Puma sets science-based target while Nike envisions carbon neutrality

Sportswear giant Puma has set a new science-based target to reduce emissions by 35% by 2030, while fellow sports brand Nike has joined the Fashion Industry Charter for Climate Action to reach net-zero emissions by 2050.

Both companies announced new climate goals next week

Both companies announced new climate goals next week

Nike, which committed to setting a science-based target back in 2017, has signed the United Nations Framework Convention on Climate Change’s Fashion Industry Charter for Climate Action. The company joins the likes of H&M Group, Inditex and Adidas in joining the charter.

As a signatory, Nike has committed to new climate targets, including a 30% reduction in aggregate emissions by 2030 and vision to achieve net-zero emissions by 2050.

“Issues as big and complex as climate change call for us to collaborate across our industry and beyond,” Nike’s chief sustainability officer Noel Kinder said.

“That’s why we’re committed to doing just that in partnership with UN Climate Change – teaming up with peers and partners across sectors to do what’s right for our planet and for the future of sport.”

Nike is also a member of the RE100 initiative to source 100% renewable energy. As of 2018, Nike is powered by 100% renewables in North America and is more than halfway to its commitment of sourcing 100% renewable energy across owned and operated facilities worldwide. The commitment has a 2025 deadline.

More recently, Nike launched an open-source circular design guide to help the fashion industry embed sustainability into product design and manufacturing.

Puma’s approach

In related news, rival sports brand Puma has joined the growing number of companies to have a greenhouse gas emissions target approved by the Science Based Targets initiative (SBTi).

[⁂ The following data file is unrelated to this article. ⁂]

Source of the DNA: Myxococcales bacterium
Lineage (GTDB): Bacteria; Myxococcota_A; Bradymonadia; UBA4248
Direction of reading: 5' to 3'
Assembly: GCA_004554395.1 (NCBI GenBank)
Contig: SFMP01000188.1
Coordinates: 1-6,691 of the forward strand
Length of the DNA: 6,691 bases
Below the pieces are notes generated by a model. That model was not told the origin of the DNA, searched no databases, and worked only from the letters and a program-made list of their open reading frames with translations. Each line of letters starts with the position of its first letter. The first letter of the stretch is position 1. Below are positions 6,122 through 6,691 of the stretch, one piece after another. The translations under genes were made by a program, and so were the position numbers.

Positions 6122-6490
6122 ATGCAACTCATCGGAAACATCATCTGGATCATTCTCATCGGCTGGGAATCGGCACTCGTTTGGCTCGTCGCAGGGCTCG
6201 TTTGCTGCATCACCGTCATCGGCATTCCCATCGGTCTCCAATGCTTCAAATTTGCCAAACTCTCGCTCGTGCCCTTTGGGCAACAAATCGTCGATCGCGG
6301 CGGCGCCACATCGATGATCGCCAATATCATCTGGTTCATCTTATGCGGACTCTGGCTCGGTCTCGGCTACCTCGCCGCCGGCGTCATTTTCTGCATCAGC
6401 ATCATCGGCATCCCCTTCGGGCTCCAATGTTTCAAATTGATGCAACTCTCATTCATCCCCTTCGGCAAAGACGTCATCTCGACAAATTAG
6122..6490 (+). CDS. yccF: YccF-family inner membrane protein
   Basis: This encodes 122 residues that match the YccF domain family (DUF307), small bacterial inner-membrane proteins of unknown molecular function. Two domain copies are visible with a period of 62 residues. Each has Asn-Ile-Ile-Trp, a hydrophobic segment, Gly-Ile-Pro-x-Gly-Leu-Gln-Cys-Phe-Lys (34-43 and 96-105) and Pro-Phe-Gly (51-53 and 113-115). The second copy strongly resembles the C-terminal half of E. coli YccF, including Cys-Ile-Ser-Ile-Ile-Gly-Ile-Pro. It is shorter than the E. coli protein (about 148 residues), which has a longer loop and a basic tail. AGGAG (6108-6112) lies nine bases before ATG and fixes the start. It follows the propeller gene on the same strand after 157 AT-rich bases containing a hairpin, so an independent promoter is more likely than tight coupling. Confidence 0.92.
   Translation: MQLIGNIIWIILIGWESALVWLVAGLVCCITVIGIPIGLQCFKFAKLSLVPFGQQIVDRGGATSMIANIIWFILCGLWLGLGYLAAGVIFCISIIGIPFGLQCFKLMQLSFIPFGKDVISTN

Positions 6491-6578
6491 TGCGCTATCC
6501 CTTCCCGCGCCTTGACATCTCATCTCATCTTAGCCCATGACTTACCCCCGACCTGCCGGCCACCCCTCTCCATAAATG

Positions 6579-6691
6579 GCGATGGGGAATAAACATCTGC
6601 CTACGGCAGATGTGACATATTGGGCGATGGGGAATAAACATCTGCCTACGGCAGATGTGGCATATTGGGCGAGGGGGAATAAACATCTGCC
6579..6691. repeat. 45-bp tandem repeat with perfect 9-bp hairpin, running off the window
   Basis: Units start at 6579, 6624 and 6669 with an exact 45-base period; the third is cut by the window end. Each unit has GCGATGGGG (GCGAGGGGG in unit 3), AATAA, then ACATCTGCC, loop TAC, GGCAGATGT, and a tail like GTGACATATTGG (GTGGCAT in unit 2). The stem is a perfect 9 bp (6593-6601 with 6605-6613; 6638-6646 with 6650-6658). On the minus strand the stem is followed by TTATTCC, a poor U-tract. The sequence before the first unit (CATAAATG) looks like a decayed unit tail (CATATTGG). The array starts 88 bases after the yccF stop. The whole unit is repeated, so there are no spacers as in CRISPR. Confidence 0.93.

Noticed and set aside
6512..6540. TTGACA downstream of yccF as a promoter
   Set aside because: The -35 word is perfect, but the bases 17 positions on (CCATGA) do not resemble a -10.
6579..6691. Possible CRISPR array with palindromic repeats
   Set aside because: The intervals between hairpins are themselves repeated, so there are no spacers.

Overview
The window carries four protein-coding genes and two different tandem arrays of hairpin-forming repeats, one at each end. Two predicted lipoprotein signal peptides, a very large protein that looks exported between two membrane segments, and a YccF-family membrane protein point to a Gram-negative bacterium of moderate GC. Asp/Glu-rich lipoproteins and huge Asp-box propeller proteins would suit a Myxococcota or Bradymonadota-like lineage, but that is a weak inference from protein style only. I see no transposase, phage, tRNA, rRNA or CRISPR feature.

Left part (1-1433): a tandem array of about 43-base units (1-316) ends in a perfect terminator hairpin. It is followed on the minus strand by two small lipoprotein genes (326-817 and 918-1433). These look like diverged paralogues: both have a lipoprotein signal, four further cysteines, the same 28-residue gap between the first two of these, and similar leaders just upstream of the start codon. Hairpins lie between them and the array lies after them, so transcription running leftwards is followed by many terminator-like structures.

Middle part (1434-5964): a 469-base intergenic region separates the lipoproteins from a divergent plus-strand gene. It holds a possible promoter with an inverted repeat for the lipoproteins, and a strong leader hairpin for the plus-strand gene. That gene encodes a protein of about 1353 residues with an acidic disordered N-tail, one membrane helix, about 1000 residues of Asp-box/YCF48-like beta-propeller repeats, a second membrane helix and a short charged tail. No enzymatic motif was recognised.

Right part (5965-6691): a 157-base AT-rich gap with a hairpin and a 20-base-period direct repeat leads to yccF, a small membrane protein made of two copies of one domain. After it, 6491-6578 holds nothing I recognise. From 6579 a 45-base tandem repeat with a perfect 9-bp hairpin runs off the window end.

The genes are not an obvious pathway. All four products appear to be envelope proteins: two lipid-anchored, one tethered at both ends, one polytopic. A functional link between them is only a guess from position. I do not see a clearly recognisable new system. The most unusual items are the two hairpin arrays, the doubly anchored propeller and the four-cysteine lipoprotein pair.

Puma, also part of the Fashion Industry Charter for Climate Action, has this week committed to reducing Scope 1 and 2 emissions by 35% by 2030 compared to 2017. The company will also reduce Scope 3 emissions, coming from purchased goods and services, by 60% per Million € in sales between 2017 and 2030.

“Recent scientific reports have highlighted the need for urgent action, as global warming is happening at a faster pace than previously anticipated,” Puma’s head of corporate sustainability Stefan Seidel said.

“That is why Puma wants to be a part of the solution by setting a bold path towards reducing greenhouse gas emissions.”

Puma joins the likes of Best Buy and Burberry in setting new science-based targets. The latter has set a target aligned to the 1.5C trajectory of the Paris Agreement, after committing to reducing its operational emissions by 95% by 2022.

Matt Mace



Tags

| fashion | greenhouse gas emissions | nike | sport

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Climate change


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